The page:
Friday, January 9, 2015
It Pays to Check It Out
With the New Year come resolutions. One of the most common is to get more exercise. This article in the Arizona Republic and circulated by the Gannett company asks Perry Edinger, an endurance runner, physician's assistant at Phoenix Children's Hospital who specializes in sports medicine and a consultant to Arizona State University's track and cross-country teams about some common running myths.
I am always interested in these myth stories because they often have surprising information. The particular myth that caught my eye in this case was about glucosamine and chondroitin for joint pain. I have seen and heard advertising for these supplements in magazines and on the radio and television. The announcer confidently states that their pill is very effective for joint pain because it contains glucosamine and chondroitin. It is a common supplement that anyone can walk into the corner drug store and buy. In fact “U.S. consumers spent $753 million in 2012 on supplements of glucosamine and chondroitin in an attempt to relieve pain and stiffness from arthritis, according to the Nutrition Business Journal.” That’s a lot of money. Shouldn’t we make sure it’s worth it?
The original article says, "There has been no independent research that shows glucosamine or chondroitin have any benefits," but “there is some company-sponsored research that claims benefits.” Accordingly, Edinger tells people to try it and see if it works for them. More research is needed, so I turned to other experts.
According to Drugs.com (Harvard Health Publications), The FDA has not approved all uses for chondroitin and glucosamine. “Chondroitin and glucosamine should not be substituted for medications prescribed for you by your doctor.” They go on to warn of the usual dangers of dietary supplements: no guarantee of purity, very little independent testing that they really work and no record of long-term side effects. These two supplements also can be dangerous to people with certain allergies or medical conditions and can have adverse effects when combined with some prescriptions.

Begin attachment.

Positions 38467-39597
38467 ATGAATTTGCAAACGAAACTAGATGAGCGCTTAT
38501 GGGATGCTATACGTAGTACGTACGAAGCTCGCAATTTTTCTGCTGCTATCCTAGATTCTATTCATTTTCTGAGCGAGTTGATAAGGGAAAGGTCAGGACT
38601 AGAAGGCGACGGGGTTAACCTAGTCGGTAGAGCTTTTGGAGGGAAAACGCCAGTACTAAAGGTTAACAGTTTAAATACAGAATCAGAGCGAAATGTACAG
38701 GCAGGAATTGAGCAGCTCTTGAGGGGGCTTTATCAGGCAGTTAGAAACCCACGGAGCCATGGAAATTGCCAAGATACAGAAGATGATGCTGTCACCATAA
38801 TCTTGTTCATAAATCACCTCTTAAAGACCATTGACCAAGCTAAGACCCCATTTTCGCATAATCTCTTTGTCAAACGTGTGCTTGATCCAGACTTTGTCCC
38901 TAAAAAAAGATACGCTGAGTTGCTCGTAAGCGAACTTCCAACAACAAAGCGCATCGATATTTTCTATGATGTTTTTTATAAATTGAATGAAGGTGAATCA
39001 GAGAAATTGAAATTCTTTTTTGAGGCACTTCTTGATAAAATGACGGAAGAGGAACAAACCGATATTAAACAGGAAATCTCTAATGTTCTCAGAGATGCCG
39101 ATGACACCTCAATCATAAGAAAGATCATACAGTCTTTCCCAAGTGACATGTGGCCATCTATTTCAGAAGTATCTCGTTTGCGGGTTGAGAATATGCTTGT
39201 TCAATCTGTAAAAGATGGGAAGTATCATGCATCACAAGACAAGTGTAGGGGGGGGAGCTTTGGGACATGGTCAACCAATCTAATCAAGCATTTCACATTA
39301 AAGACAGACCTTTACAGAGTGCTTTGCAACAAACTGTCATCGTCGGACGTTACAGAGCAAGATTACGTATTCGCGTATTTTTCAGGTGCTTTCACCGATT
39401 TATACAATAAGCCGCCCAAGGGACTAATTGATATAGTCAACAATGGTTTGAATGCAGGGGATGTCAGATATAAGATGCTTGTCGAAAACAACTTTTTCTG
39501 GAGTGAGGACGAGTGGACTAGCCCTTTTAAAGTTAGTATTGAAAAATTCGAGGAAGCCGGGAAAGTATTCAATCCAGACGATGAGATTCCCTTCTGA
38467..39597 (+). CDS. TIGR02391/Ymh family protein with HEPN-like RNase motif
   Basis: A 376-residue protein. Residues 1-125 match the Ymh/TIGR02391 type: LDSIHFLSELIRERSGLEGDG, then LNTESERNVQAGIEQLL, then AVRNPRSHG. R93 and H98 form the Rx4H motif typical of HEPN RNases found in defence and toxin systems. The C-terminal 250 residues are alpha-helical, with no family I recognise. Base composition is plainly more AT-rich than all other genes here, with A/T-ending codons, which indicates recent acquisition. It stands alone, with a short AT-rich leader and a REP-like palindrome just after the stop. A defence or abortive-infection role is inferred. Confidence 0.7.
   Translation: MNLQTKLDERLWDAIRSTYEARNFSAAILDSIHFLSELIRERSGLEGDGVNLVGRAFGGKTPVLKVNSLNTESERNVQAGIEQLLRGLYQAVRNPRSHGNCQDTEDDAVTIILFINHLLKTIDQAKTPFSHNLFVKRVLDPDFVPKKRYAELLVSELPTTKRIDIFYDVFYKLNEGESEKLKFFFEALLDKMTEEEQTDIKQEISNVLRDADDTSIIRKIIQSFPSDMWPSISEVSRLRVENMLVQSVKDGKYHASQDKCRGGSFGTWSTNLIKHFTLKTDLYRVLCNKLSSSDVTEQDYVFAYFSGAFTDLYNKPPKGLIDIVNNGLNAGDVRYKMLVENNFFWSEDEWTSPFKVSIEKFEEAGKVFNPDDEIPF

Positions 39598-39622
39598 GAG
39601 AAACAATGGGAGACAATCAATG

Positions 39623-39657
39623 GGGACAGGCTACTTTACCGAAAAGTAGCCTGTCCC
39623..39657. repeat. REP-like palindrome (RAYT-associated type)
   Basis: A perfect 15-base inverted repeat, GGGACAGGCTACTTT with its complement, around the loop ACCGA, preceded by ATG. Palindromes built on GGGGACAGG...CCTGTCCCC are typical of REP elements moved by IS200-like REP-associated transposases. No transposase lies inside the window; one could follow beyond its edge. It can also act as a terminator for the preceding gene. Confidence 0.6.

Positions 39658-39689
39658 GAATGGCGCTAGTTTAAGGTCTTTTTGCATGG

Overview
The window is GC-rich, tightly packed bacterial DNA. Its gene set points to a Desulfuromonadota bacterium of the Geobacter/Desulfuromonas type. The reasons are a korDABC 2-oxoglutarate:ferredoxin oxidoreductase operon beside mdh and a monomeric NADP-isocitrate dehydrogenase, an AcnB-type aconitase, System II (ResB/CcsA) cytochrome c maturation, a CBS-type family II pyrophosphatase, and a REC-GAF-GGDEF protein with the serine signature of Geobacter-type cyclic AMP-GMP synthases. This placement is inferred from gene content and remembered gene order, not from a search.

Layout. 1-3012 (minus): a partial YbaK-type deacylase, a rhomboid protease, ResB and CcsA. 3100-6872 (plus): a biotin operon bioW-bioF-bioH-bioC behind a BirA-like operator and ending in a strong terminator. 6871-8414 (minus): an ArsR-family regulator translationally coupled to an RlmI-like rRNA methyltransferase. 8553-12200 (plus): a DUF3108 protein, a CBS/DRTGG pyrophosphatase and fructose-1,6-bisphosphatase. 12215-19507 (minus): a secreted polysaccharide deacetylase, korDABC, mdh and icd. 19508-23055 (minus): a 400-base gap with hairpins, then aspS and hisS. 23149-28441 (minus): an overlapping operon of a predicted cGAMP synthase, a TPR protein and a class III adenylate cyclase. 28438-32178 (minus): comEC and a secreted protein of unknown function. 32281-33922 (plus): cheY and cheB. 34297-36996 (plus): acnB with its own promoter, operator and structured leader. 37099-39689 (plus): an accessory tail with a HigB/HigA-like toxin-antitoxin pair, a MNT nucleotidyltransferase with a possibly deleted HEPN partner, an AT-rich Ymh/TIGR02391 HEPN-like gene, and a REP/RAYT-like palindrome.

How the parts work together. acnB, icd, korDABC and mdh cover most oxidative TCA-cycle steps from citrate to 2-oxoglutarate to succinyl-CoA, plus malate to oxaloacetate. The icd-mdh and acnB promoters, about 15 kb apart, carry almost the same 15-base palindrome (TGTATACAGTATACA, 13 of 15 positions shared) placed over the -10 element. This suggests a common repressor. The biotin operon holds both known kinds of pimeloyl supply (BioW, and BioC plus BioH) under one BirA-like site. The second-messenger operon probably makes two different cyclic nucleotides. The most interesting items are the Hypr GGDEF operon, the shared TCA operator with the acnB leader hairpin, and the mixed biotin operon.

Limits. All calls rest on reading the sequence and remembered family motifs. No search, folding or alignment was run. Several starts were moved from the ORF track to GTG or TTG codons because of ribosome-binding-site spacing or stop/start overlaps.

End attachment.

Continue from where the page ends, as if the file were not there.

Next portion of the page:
In a very well designed 2006 study sponsored by the National Institutes of Health (NIH) and conducted across 16 universities they found some positive results in the treatment of knee pain. They “found that overall the combination of glucosamine plus chondroitin sulfate did not provide significant relief from osteoarthritis pain among all participants. However, a smaller subgroup of study participants with moderate-to-severe pain showed significant relief with the combined supplements.” In a 2-year follow up on the same group of patients the supplements “together or alone, appeared to fare no better than placebo in slowing loss of cartilage in osteoarthritis of the knee.” Taken as whole that is not much of a recommendation.
Finally, Consumer Reports. org refers to the NIH study results that showed some relief for some participants but adds, “subsequent studies have not confirmed that finding. And treatment guidelines issued in May 2013 by the American Academy of Orthopaedic Surgeons don’t recommend glucosamine and chondroitin supplements, citing lack of efficacy.”
Do Americans really spend three-quarters of a billion dollars on potentially harmful supplements with little if any real scientific evidence of effectiveness? I guess taking the word of that pitchman on the radio is easier than doing 45 minutes of research.